Those men and women who have stood firm in their faith in the face of unimaginable fear did so because they knew this truth that Jesus spoke. They knew that their fate was in the hands of God, the maker of heaven and earth. And there is no better place to be.

There is a story told of a man who had just gotten married and was returning home with his wife. They were crossing a lake in a boat, when suddenly a great storm arose. The man was a warrior, but the woman became very much afraid because it seemed almost hopeless that they would safely reach the other shore.

The boat was small and the storm was really huge, and any moment they were going to be drowned. But the man sat silently, calm and quiet, as if nothing was happening.

The woman was trembling and she said, “Are you not afraid ? This may be our last moment of life! It doesn’t seem that we will be able to reach the other shore. Only some miracle can save us; otherwise death is certain. Are you not afraid? Are you mad or something? Are you a stone or something?”

The man laughed and took his sword out of its sheath. The woman was even more puzzled: What he was doing? Then he brought the naked sword close to the woman’s neck, so close that just a small gap was there, it was almost touching her neck.

He said, “Are you afraid ?” She started to laugh and said,” Why should I be afraid? If the sword is in your hands, why I should be afraid? I know you love me.” He put the sword back and said, This is my answer”. I know God Loves me, and the storm is in His hands.

So, when the lions come, in whatever form they take; fear not! Know that God loves you and they are in His hands.

 

 

The Trinity Is NOT Like…

three leaf clover

“The doctrine of the Trinity is like a three leaf clover: three leaves, one clover.” Ever heard that? Or how about this, “The doctrine of the Trinity is like water: three forms (ice, steam, liquid) one substance.” Or, how about this, “The doctrine of the trinity is like a person who is a father and a son and husband.

We all like a good object lesson. We use them to help illustrate difficult to grasp concepts. And many times they can be helpful. They can make concrete what would otherwise be hopelessly abstract. But they can also miss the mark. And every object lesson that attempts to illustrate the mystery of the triune nature of God does just that. It misses the mark and leads to a false conception of God. So, if you are thinking of using an object to teach the doctrine of the trinity, use it to teach what the Trinity is not!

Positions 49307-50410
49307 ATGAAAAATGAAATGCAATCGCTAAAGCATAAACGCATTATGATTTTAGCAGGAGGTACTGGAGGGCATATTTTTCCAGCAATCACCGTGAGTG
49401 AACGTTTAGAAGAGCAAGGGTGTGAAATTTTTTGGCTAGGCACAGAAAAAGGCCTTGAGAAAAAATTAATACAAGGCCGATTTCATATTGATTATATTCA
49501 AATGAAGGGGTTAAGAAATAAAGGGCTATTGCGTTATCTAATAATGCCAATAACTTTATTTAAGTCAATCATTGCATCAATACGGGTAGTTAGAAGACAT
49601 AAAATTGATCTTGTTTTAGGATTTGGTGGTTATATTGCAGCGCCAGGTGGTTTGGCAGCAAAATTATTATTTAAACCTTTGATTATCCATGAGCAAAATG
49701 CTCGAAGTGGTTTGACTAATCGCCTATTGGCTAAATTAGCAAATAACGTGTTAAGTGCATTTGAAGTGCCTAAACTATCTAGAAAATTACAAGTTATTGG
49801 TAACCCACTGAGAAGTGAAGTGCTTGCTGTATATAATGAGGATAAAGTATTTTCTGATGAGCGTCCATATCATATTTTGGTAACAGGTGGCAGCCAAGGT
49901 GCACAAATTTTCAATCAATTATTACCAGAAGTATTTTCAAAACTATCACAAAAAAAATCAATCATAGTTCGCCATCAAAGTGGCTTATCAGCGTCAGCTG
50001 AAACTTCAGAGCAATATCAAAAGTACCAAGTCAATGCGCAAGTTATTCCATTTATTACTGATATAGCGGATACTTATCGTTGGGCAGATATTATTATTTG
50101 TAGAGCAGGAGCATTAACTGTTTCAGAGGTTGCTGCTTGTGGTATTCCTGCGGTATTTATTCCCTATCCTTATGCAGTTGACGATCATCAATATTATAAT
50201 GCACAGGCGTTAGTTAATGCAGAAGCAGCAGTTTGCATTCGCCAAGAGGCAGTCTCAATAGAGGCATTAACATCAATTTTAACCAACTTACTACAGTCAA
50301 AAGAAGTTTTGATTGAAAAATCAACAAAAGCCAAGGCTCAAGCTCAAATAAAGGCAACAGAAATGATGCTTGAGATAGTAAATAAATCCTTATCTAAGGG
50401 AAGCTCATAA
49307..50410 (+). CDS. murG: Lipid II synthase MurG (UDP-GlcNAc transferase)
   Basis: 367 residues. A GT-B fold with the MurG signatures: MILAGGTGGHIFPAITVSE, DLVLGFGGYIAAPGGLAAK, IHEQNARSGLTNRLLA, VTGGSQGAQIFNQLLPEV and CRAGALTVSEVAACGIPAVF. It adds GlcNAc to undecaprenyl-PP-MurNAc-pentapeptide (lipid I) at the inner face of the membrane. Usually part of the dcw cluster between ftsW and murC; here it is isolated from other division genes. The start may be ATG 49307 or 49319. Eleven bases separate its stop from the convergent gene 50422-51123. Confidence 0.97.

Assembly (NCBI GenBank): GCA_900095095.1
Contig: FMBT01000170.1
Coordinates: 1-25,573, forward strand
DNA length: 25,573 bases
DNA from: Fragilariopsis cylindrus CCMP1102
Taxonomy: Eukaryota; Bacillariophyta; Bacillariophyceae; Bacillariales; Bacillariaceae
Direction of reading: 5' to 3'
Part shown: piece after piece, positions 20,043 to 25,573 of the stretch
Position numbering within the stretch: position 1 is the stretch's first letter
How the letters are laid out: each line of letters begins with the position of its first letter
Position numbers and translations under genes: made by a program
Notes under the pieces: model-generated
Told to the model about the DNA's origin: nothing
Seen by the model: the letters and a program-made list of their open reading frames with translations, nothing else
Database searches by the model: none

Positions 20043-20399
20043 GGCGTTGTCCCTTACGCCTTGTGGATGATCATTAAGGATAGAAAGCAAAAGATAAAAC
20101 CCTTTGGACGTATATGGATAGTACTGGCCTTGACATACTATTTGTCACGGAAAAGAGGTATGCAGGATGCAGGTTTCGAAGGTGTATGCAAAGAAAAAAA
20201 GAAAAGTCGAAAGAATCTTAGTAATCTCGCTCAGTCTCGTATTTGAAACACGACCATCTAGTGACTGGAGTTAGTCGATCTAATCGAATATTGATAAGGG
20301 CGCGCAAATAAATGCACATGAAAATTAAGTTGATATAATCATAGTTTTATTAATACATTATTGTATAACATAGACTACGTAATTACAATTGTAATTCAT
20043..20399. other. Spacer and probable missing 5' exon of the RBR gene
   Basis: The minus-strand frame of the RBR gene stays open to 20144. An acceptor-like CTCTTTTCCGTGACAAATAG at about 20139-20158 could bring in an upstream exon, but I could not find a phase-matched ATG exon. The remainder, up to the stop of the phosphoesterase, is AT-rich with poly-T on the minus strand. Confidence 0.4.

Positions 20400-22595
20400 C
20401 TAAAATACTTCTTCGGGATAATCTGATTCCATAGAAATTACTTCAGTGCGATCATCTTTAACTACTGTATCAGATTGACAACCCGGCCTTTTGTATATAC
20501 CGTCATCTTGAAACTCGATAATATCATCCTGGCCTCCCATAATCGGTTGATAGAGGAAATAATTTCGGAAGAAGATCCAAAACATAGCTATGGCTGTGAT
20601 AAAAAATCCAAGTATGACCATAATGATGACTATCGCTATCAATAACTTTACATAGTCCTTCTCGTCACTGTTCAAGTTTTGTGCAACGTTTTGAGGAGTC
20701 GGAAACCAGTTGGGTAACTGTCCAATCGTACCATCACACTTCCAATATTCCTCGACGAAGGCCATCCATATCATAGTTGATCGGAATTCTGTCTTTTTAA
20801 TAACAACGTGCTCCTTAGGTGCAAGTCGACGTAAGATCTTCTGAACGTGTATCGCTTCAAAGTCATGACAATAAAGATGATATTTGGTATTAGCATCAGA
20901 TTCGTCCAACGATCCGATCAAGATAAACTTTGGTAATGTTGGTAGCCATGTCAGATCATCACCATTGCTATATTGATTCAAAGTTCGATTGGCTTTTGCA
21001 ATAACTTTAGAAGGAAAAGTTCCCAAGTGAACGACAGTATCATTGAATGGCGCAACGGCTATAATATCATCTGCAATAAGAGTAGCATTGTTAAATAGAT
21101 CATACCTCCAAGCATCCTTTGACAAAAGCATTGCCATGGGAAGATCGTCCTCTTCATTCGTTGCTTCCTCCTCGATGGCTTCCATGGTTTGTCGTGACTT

Three of the most frequently cited heresies (or false conceptions of God) that these popular analogies lead to are modalism, tritheism and subordinationism.

  1. Modalism (i.e. Sabellianism, Noetianism and Patripassianism): The belief that God is one God who shows himself in three different ways, sometimes as the Father, sometimes the Son, and sometimes the Holy Spirit. It describes God in purely functional terms. When he is saving the world on the cross, he is called Jesus. When he is convicting the world of sin, he is called Holy Spirit, and when he is creating the world, he is called Father. The error here is that this is contrary to what we believe: one God who eternally exists in three persons, not modes of functionality. It is not one God with three names, but one God in three persons. Stemming from Modalism, Patripassianism believed that the Father suffered as the Son.
  1. Tritheism: The belief that we have three Gods, all who share a similar nature, but not the exact same nature. In this, the nature of God is either distinguished or divided, which destroys the unity of God. We don’t believe in three persons who share in a species called “God,” but three persons who share in an identical, united nature.
  1. Subordinationalism: This is a subset of tritheism, but deserves its own category. In other words, if you are a subordinationalist, you are also a tritheist by definition, even if you don’t recognize it. The subordinationalist says that there is one God in three persons, but the essence of each person exists in a hierarchy. For example, many believe that God the Father is the greatest and the most powerful. Coming in second is God the Son, followed by the second runner-up, the Holy Spirit. Orthodox trinitarianism confesses an essential equality among all the members of the Godhead. None are greater in essence than the other.

So, here are some very common object lessons to avoid and the error they lead to.

  1. The Trinity is like a three leaf clover. This is a form of tritheism. Each leaf of the clover is a separate leaf. It does not share in the same nature as the other leafs, but only has a similar nature. In the Trinity, each member shares in the exact samenature.
  2. The Trinity is like water. This is a modalistic illustration. Ice, steam, and liquid are examples of the same nature whichat onetime or another has a particular mode of existence. Sometimes it is liquid, sometimes it is ice, and sometimes it is steam. God is not sometimes Son, sometimes Father, and sometimes Spirit. He is eternally each, always at the same time.
  3. The Trinity is like a man who is simultaneously a father, son, and husband. This is an often used illustration, but it only serves to present a modalistic understanding of God that is false. Father, son, and husband only describe various functions of one person. Each function cannot exist in a simultaneous relationship with each other, can’t talk to each other, and cannot exist in an eternal relationship with each other.
  4. The Trinity is like an egg. This is most definitely tritheism. While the egg is one, each of the substances that makes up the parts (shell, white stuff, and yoke), are most definitely distinct. The yoke is completely separate in nature from the shell.